Prostitution in Switzerland

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Prostitution in Switzerland is legal and regulated; it has been legal since 1942. Trafficking, forcing people into prostitution and most forms of pimping are illegal.[1] Licensed brothels, typically with a reception and leading to several studio apartments, are available. One estimate puts the number of street sex workers in Zurich at 5000.[1]

UNAIDS estimate there to be 20000 prostitutes in the country.[2] The majority are foreigners from the Americas, Central Europe or the Far East. In recent years the number of full service sex workers has increased. Many workers operate using newspaper advertisements, mobile phones and secondary rented apartments, some accept credit cards.

History[edit]

In Switzerland, prostitution has been legal since 1942.[3]

In 1992, the sexual criminal law was revised, since then pimping and passive soliciting are no longer punishable.[3]

The Agreement on the Free Movement of Persons between Switzerland and the EU of 21 June 1999, which was extended to Romania and Bulgaria in 2009, resulted in an increase in the number of prostitutes in the country.[3][4]

In 2013, "sex boxes" were erected in the Altstetten district of Zurich (such as Strichplatz Depotweg) and one street where street prostitution was allowed was closed.[5] In the same year, street prostitutes in Zurich had to buy nightly permits from a vending machine installed in the area at a cost of 5 francs.[6]

In January 2014, it was publicly announced that inmates of La Pâquerette, a social therapy department for prisoners, were allowed to visit prostitutes in the Champ-Dollon detention center near Geneva, accompanied by social therapists.[7][8]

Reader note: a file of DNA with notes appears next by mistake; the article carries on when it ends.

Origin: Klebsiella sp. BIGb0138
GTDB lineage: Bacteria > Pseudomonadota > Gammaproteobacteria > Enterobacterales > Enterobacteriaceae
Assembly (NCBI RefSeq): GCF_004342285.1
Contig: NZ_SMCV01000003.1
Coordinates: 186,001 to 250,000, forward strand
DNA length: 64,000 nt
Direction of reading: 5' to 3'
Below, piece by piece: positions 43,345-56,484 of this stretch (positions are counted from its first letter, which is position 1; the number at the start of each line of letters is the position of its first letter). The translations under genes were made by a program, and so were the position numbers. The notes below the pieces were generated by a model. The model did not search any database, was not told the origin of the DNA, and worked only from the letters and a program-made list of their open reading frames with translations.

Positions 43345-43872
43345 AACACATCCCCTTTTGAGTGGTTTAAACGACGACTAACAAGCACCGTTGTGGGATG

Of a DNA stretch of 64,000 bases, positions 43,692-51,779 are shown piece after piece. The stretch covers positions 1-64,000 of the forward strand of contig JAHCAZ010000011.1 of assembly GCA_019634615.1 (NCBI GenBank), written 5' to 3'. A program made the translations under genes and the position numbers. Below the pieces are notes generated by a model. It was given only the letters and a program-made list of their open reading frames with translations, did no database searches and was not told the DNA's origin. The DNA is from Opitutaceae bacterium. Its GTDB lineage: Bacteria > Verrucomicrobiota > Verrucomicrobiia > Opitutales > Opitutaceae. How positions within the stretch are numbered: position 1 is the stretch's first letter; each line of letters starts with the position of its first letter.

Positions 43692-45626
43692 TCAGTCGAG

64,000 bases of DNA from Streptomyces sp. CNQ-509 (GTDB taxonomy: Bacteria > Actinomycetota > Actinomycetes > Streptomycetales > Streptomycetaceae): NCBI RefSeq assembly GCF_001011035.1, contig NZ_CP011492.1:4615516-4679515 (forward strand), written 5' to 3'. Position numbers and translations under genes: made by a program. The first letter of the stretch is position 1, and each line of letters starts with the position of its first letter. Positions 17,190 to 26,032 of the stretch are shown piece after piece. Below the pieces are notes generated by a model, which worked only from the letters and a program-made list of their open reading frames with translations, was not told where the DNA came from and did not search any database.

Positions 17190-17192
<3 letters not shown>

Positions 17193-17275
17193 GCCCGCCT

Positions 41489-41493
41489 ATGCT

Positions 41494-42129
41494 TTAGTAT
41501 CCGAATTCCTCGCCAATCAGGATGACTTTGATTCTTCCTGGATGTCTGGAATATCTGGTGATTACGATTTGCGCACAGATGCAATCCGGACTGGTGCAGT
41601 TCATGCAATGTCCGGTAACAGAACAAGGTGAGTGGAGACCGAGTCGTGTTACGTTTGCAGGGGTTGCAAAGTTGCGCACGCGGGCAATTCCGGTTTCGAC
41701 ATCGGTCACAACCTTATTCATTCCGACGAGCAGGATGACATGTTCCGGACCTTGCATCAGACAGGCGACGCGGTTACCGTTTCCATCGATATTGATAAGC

Legal situation[edit]

As well as Federal law, individual Cantons may also make additional provisions in the form of legislation or regulations.[3]

Street prostitution is illegal, except in specially designated areas in the major cities.

Article 182 of the Swiss Criminal Code is designed to combat human trafficking,[3] Article 195 limits the power pimps can have over prostitutes.[3] Swiss prostitutes are self-employed: regular employment requirements such when and where to work would make the employer likely to be in breach of article 195.[3]

It is legal to advertise for "massages" in Swiss tabloid newspapers.

Swiss sex workers are subject to taxation and social insurance contributions.[3]

Foreigners sex worker from the European Union can obtain permission to work for 90 days as a prostitute[3] if they present themselves to the city authorities, undergo a police interview, and provide proof of a health insurance plan.

Full service sex work is only legal if the seller is over 18 years of age, and it is a criminal act to pay for sex with anyone who is under 18 years old.[3] This age was raised from 16 (the country's age of sexual consent) in 2013 to bring the country in line with a Council of Europe treaty signed in 2010. The maximum sentence for those who pay for sex with 16-year-old or 17-year-old prostitutes is three years in prison. The maximum sentence for pimping anyone under 18 is ten years in prison.[9][10] (see Article 196 of the Criminal Code of Switzerland [11]).

Sex boxes[edit]

The local authorities in Zurich installed carport-like constructions called Verrichtungsboxen or 'sex boxes' to protect street based sex workers.[12][13] In 2012, voters approved the creation of "sex boxes" in Zurich to control suburban sex work. These were been described as a "success" by local authorities after a year[14] but a number of sex workers who have seen their earnings decline, disagree.[15] The measure has been criticised by several organisations as restrictive.[16]

Red-light districts[edit]